Merino wether lambs slip but ewe prices up again

Store-wether-lambs-Collenabri

Store wether lambs from Collarenabri sold for $145.

The number of sheep and lambs offered exclusively on AuctionsPlus this week jumped 15%, to 96,643 head, with most of the increase attributable to a surge in crossbred and Merino wether lambs, with 20,052 head and 19,454 head offered, respectively.

Prices were again varied, along with clearance rates, especially for joined ewes.

The large jump in crossbred and Merino wether lambs had prices back slightly for both categories, with crossbred lambs averaging $161 for the week – down $9/head on last week.

Similarly, Merino wether lambs slipped $4, to average $139/head, with the 19,454 head offered registering an 80% clearance rate.

An indicative result from Tuesday National Lamb sale had 143 Merino store wether lambs, May-June 2020 drop and shorn in late February, averaging 33.1kg liveweight, sell for $122/head – or an estimated 368.6c/kg liveweight.

First cross ewe lambs averaged $7 dearer this week, at $242/head, despite the clearance rate falling to only 37%, compared to 57% in the previous week. Interestingly, clearance rates were also lower this week for SM Merino ewes and SIL first cross ewes, at 21% and 26%, respectively.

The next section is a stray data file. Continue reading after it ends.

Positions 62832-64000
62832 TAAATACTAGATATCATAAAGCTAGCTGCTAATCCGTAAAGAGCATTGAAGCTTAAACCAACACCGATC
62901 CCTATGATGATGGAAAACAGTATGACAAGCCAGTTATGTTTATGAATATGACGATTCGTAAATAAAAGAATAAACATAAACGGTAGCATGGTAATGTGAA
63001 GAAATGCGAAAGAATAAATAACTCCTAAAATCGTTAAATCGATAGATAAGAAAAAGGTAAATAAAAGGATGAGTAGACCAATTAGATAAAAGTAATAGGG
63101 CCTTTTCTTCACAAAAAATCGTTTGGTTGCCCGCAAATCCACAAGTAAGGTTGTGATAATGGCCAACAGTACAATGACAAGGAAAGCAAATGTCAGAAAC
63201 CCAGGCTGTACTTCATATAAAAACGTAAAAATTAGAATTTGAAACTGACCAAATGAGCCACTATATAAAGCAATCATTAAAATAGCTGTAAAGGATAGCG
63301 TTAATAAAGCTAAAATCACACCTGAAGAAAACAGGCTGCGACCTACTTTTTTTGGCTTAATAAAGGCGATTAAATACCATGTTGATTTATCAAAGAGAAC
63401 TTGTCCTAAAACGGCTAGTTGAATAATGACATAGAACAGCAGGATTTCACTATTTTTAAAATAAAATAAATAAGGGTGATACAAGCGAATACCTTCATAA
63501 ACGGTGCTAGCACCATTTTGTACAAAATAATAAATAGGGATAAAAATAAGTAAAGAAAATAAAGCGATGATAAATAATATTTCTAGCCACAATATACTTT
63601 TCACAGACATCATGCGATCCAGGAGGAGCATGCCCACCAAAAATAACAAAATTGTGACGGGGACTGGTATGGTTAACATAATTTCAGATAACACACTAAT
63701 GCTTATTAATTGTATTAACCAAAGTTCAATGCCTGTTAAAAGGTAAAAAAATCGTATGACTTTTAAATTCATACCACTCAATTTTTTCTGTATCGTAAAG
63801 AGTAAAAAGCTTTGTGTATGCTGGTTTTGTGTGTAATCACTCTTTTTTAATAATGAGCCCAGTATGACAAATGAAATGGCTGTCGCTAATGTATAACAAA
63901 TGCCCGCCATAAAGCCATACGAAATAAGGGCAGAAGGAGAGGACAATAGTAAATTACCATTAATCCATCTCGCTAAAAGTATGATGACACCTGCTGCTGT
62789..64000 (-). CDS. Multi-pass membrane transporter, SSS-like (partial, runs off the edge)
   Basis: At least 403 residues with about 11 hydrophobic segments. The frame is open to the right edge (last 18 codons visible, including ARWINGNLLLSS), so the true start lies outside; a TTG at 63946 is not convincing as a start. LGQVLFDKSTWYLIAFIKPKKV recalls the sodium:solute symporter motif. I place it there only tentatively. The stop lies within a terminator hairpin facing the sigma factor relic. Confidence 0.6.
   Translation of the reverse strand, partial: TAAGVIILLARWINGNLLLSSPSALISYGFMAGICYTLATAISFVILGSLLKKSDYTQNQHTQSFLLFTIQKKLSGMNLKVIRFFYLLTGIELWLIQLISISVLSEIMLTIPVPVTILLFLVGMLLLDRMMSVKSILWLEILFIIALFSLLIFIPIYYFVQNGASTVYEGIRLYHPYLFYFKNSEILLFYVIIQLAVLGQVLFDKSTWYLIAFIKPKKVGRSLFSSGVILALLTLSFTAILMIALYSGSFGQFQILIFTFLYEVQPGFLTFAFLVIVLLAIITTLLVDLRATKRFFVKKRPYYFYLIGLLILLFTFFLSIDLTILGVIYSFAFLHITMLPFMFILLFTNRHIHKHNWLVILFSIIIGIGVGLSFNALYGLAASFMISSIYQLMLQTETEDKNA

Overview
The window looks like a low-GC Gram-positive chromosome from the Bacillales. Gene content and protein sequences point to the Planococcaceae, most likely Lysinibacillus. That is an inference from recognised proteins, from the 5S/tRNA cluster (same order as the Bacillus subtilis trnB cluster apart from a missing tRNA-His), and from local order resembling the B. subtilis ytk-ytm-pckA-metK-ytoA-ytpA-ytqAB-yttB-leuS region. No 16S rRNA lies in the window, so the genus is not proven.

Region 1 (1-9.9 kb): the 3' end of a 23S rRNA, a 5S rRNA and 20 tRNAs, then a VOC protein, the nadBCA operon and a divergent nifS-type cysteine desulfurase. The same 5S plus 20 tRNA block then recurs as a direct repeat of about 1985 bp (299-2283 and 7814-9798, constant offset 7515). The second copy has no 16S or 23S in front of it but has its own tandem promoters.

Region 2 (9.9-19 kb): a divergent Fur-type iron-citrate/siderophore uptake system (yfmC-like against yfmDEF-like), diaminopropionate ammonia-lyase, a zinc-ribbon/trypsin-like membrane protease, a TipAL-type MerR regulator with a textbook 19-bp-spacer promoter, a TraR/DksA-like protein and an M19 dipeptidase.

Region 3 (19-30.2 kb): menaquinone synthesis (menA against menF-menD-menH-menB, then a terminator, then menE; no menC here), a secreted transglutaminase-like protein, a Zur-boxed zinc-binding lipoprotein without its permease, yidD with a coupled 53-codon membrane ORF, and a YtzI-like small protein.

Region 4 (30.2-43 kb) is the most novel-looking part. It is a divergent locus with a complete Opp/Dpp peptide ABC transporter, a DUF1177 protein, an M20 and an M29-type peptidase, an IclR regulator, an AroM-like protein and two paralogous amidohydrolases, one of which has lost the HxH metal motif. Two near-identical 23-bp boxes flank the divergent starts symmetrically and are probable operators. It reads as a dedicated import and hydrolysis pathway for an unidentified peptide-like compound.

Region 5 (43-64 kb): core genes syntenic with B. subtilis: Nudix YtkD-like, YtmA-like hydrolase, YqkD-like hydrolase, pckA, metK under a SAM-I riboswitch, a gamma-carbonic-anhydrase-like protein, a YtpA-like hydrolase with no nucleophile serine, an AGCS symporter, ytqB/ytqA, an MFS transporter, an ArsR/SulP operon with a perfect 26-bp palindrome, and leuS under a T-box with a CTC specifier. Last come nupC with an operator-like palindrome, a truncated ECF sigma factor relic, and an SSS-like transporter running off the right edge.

However, higher average prices for both ewe categories up $34 and $8/head, indicates that sellers were holding firm on reserve levels, while the buyers that did secure a sale were pushed higher on average than last week.

The highest clearance rate for the week was for NSM Merino hogget ewes, at 94% for the 2,346 head offered – with the average price for the week jumping $23, to $244/head.

An indicative result out of SA this week saw 241 SIL Poll Merino ewe hoggets average $328/head, equating to 480.9c/kg liveweight.

The line from Saddlesworth, SA were 22-23 months old, averaged 68.2kg liveweight and were shorn in August 2020.

The first ten days of autumn has seen some much-needed falls through several regions, most notably through very dry regions of WA, according to the Australian Bureau of Meteorology.

While compared to 2020 the 2021 autumn break may not be as desperately needed, the extent of the autumn break always serves as an excellent guide to the remainder of the year – especially with the current flock rebuilding intentions in full swing.

-AuctionsPlus

UPCOMING SALES / EVENTS
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